California Supreme Court Upholds Suction Mining Moratorium

On Monday, the California Supreme Court upheld California’s moratorium on suction dredging for gold. Suction dredging is a small-scale mining practice in which matter is removed from the bottom of waterways, minerals are extracted, and the residue is returned to the water. In 2009, the California state legislature imposed a temporary ban on the issuance of dredging permits due to concerns that suction dredging contributed to mercury contamination and disturbed endangered coho salmon habitat.

In 2012, Brandon Rinehart, a miner operating a mining claim he held on federal land, was criminally charged violating with the suction dredging ban. Rinehart argued that the moratorium was unenforceable because the federal Mining Law of 1872 and the Surface Resources and Multiple Use Act gave him the right to mine on federal land, and suction dredging was the only commercially practicable method for extracting gold from his claim. A California Court of Appeal reversed Rinehart’s conviction, finding that if the application of state law makes a mining claim commercially impracticable, the state law is preempted by federal mining law.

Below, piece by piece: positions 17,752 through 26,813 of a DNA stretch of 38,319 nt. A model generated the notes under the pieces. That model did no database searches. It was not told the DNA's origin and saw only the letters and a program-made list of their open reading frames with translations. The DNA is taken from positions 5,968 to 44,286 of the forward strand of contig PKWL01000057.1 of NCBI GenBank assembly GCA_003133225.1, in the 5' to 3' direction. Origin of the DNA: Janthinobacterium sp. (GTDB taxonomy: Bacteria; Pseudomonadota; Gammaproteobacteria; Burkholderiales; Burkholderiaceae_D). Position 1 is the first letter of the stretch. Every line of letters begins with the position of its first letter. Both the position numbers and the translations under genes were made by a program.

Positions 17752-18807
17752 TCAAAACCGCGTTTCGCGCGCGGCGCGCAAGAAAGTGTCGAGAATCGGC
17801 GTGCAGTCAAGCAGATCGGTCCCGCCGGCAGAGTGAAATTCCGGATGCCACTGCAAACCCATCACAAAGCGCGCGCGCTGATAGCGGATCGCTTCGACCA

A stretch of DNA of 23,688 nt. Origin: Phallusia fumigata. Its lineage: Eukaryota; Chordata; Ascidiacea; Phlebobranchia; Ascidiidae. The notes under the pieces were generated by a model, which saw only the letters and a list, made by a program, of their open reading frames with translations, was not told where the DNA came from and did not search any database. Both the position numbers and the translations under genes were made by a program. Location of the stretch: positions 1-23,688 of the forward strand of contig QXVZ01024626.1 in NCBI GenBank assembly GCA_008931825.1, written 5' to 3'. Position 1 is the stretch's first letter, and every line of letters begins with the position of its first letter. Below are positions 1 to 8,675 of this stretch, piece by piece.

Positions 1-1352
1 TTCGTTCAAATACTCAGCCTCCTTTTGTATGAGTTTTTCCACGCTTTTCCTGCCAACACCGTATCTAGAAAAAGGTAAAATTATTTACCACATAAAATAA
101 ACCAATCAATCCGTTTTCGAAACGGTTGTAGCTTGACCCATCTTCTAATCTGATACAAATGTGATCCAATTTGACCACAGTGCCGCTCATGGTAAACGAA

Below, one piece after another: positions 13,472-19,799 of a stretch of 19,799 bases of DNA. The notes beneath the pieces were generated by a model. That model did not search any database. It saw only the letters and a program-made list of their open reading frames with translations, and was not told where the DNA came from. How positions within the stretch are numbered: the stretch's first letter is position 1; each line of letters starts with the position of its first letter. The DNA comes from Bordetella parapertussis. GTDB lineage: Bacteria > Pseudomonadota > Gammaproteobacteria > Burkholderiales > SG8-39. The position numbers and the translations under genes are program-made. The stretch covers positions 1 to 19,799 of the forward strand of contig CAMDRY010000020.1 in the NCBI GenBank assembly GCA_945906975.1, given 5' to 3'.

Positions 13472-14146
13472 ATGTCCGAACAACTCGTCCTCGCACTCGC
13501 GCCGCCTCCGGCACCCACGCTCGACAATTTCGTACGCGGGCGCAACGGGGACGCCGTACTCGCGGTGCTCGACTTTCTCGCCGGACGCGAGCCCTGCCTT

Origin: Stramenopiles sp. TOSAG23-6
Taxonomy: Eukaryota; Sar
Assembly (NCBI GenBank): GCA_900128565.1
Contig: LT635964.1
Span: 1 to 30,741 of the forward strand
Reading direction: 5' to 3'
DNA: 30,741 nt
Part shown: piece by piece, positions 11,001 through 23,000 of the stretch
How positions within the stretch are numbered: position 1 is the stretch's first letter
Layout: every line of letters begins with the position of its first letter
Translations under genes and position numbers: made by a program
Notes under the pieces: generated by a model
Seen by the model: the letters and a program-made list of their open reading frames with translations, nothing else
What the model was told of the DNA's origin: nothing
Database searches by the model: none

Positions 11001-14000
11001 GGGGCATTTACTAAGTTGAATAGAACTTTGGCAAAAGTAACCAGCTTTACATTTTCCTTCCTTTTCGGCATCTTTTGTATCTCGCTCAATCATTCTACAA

The California Supreme Court reversed the appeals court’s decision, finding that California’s moratorium was not preempted because the federal mining laws relied on by Rinehart “reflect a congressional intent to afford prospectors secure possession of…the places they mine,” but do not go further and guarantee prospectors “a right to mine immunized rom exercises of the states’ police powers.”